Western Canada Cup dropped due to finances

By Josh Aldrich, Camrose Canadian

The Western Canada Cup is over. Not just for this year, but likely forever. 


The tournament was created five years ago to pit the four champions of Western Canadian junior A hockey against each other plus the host community to send the top two teams on to the Canadian Junior Hockey League championship RBC Cup.  

After Alberta Junior Hockey League champion Brooks Bandits beat the host Penticton Vees in this year’s final, the tournament was shelved due to a lack of financial viability. 

A replacement tournament or format has not been determined to decide Western Canada’s RBC Cup participants.

The WCC replaced the Doyle Cup, competed for by the AJHL and B.C. Hockey League champs, and the Avanet Cup which decided the Saskatchewan Junior Hockey League and Manitoba Junior Hockey League entrant. 

“At the end of the day it wasn’t making enough money,” said AJHL commissioner Ryan Bartoshyk. “You looked at previous scenarios, whether it was the Doyle Cup or the Avanet Cup, there was the opportunity there for our individual teams to make more revenue, which it did.” 

The WCC started in 2013 in Nanaimo, B.C., and was won by the Surrey Eagles. The tournament originally came into being as a way to simplify the post-season structure for Canadian junior A hockey and to create an event like the Fred Page Cup — which pits the champions of the Quebec, Maritime and Central Canada leagues against each other for a RBC berth. 

However, Bartoshyk said the profit margins just were not there to make the effort of hosting worthwhile.

The WCC was saddled with extra expenses that other tournaments like the RBC Cup did not face, like covering transportation costs for all teams. While this left the tournament organizers the flexibility to sign up more local sponsors, the end result was still a mostly empty building, except for games the host team played in. 

The final tournament in Penticton drew 28,038 fans for the nine-day tournament with the highest attendance being for a game between the host Vees and the Battleford North Stars at 3,021.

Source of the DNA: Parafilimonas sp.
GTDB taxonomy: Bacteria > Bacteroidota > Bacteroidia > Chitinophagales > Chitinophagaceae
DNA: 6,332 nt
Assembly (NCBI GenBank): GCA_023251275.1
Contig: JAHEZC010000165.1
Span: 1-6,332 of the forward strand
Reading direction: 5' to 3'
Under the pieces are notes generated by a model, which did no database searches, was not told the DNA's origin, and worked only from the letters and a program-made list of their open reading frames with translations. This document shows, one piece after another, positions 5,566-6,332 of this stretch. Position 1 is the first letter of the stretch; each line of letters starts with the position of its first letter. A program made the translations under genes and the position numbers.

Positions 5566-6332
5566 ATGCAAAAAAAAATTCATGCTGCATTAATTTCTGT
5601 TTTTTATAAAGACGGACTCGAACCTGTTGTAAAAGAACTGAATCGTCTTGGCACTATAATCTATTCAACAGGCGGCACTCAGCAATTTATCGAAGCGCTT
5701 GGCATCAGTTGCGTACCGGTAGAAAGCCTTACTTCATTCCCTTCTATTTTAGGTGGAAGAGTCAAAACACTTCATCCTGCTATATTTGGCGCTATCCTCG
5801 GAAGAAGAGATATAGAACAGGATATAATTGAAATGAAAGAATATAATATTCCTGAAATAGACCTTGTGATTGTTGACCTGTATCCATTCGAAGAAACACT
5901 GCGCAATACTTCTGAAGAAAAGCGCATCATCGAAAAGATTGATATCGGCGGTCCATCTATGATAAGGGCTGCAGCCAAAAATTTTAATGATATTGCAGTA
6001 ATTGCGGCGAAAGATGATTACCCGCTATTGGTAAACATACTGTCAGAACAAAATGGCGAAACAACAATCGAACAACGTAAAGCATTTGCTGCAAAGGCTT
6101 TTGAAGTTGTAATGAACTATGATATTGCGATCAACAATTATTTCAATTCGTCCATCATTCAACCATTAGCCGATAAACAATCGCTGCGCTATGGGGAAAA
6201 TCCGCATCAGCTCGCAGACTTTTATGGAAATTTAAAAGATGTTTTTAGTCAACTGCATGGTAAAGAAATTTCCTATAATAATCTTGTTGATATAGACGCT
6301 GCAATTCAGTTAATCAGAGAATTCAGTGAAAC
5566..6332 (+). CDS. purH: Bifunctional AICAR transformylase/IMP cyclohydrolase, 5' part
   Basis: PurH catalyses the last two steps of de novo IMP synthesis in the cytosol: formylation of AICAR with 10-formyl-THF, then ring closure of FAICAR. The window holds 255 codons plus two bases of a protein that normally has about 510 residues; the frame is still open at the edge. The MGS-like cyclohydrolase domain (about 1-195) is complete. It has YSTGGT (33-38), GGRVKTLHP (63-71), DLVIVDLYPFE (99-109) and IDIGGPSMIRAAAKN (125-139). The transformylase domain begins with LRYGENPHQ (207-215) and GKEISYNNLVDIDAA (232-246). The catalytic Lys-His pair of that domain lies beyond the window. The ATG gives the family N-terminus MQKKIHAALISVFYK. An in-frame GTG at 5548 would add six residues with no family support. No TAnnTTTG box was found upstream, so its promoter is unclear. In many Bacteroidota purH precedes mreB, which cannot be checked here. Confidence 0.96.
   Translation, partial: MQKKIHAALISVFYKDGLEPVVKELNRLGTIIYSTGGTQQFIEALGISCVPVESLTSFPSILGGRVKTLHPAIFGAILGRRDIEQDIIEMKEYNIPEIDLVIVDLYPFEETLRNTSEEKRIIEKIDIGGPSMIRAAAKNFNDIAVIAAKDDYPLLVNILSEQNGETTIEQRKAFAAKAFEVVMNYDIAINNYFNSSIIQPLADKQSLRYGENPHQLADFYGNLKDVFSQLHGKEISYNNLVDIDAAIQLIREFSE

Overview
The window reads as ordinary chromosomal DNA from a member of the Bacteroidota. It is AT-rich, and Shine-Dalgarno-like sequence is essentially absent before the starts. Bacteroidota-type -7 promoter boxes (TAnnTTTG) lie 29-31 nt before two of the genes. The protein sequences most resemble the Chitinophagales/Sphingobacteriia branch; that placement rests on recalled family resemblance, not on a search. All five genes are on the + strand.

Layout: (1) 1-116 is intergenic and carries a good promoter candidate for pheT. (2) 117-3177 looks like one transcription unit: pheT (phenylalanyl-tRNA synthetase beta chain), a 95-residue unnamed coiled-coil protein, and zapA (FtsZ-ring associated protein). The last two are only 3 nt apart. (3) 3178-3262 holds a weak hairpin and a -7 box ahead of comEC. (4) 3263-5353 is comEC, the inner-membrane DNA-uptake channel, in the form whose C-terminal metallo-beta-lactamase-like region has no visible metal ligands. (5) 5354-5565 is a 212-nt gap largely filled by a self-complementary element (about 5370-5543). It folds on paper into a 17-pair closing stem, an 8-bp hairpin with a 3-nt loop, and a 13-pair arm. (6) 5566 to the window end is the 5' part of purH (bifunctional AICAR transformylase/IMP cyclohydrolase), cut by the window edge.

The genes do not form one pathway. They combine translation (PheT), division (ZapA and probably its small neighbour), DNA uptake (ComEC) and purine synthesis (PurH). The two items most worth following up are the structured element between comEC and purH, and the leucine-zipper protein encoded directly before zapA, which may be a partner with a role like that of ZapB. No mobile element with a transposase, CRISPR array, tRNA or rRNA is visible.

“The majority of the costs were covered by the hosts, so there was a lot more responsibility on the host,” said Bartoshyk, adding it was a taxing event on host teams for everything from recruiting to their volunteer base. “There are multiple factors that weighed on the team and the community for the next year as well.” 

Bartoshyk does say it was a worthwhile attempt to bring the four Western leagues together and to try something different, and in that respect the WCC was a success. 

Camrose Kodiaks general manager and head coach Boris Rybalka made clear he would welcome the return of the Doyle Cup. The Kodiaks have won the Doyle Cup five times to hold the title as B.C./Alberta champion, the last time coming in 2009.

“We love the Doyle Cup,” said Rybalka. “It’s a thing we know and we were successful when the Doyle Cup was around.

“It’s sad to see the Western Canada Cup go, but whatever is best for junior A hockey and best for hockey is what I am going to support and what we are going to support as an organization.”

Junior A hockey has been hit hard with financial issues over the last number of years. Most teams have seen a substantial drop in attendance and even some of the more successful teams like the Whitecourt Wolverines drew just 449 fans a game despite making it to the league final. The Kodiaks have had a drop in attendance in each of the last four season, falling from 1,440 in 2012-13 to 1,051 this past season, according to, a website that tracks statistics and all things hockey. 

The problem is not just an AJHL issue, teams across the CJHL have struggled financially for a number of years. In most cases, they hope to break even, a few make a bit of money, but the majority are in the red. 

The problem has grown from a rise in costs for equipment, transportation and arena rentals, coupled with a struggling economy which has hurt sponsorship dollars, and a struggle to attract the entertainment dollar with more options than ever before. 

“We have to recognize that times are tough and people are busy, but we have to give them a reason to come to the rink and feel proud of their organization and feel proud about our league,” said Bartoshyk. 

“There’s some tough questions and tough conversations that we have to have as a league to understand where we are going, but I believe in our product and believe in our communities … It’s going to push us to become a better league.” 

The AJHL commissioner does say, however, contraction is not on the table yet, despite the struggles of certain teams. 

“When teams do have issues, as a group we come together and examine those issues, whether it’s a potential change in ownership or a restructure,” said Bartoshyk. “We’re committed to examining those issues and understanding where those individual communities are at and how they can maintain their status in this league.”

Rybalka added to that saying the teams are all about sharing ideas to help each other out, it is no longer an every team for itself league. They are all in the same fight and if teams are having success with certain initiatives or business practices, they make sure the other teams are aware.

“We go through everything,” said Rybalka. “I give a lot of credit to all of the governors and gas and coaches, yeah it’s a business, and everyone wants to win, but if you don’t have teams you don’t get your opportunity to win.” 

The AJHL is holding their annual general meeting on May 27 in Red Deer. 


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